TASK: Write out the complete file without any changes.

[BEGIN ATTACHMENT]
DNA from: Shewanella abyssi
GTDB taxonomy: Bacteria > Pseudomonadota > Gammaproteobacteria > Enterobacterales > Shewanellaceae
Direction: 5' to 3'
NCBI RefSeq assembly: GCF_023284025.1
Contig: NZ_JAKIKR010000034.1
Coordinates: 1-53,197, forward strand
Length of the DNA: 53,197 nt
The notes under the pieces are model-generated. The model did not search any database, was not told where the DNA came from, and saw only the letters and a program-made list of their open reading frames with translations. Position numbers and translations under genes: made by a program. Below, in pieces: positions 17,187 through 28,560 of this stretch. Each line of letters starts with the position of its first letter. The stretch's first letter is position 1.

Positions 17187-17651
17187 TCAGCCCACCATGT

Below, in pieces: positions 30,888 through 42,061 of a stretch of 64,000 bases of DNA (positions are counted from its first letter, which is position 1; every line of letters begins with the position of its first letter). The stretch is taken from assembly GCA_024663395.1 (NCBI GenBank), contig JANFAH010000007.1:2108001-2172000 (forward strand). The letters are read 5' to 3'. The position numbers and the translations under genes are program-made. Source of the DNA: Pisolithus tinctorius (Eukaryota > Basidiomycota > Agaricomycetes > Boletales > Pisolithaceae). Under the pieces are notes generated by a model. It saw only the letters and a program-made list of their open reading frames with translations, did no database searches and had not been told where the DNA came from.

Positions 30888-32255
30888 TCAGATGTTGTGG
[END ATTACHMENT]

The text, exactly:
DNA from: Shewanella abyssi
GTDB taxonomy: Bacteria > Pseudomonadota > Gammaproteobacteria > Enterobacterales > Shewanellaceae
Direction: 5' to 3'
NCBI RefSeq assembly: GCF_023284025.1
Contig: NZ_JAKIKR010000034.1
Coordinates: 1-53,197, forward strand
Length of the DNA: 53,197 nt
The notes under the pieces are model-generated. The model did not search any database, was not told where the DNA came from, and saw only the letters and a program-made list of their open reading frames with translations. Position numbers and translations under genes: made by a program. Below, in pieces: positions 17,187 through 28,560 of this stretch. Each line of letters starts with the position of its first letter. The stretch's first letter is position 1.

Positions 17187-17651
17187 TCAGCCCACCATGT

Below, in pieces: positions 30,888 through 42,061 of a stretch of 64,000 bases of DNA (positions are counted from its first letter, which is position 1; every line of letters begins with the position of its first letter). The stretch is taken from assembly GCA_024663395.1 (NCBI GenBank), contig JANFAH010000007.1:2108001-2172000 (forward strand). The letters are read 5' to 3'. The position numbers and the translations under genes are program-made. Source of the DNA: Pisolithus tinctorius (Eukaryota > Basidiomycota > Agaricomycetes > Boletales > Pisolithaceae). Under the pieces are notes generated by a model. It saw only the letters and a program-made list of their open reading frames with translations, did no database searches and had not been told where the DNA came from.

Positions 30888-32255
30888 TCAGATGTTGTGG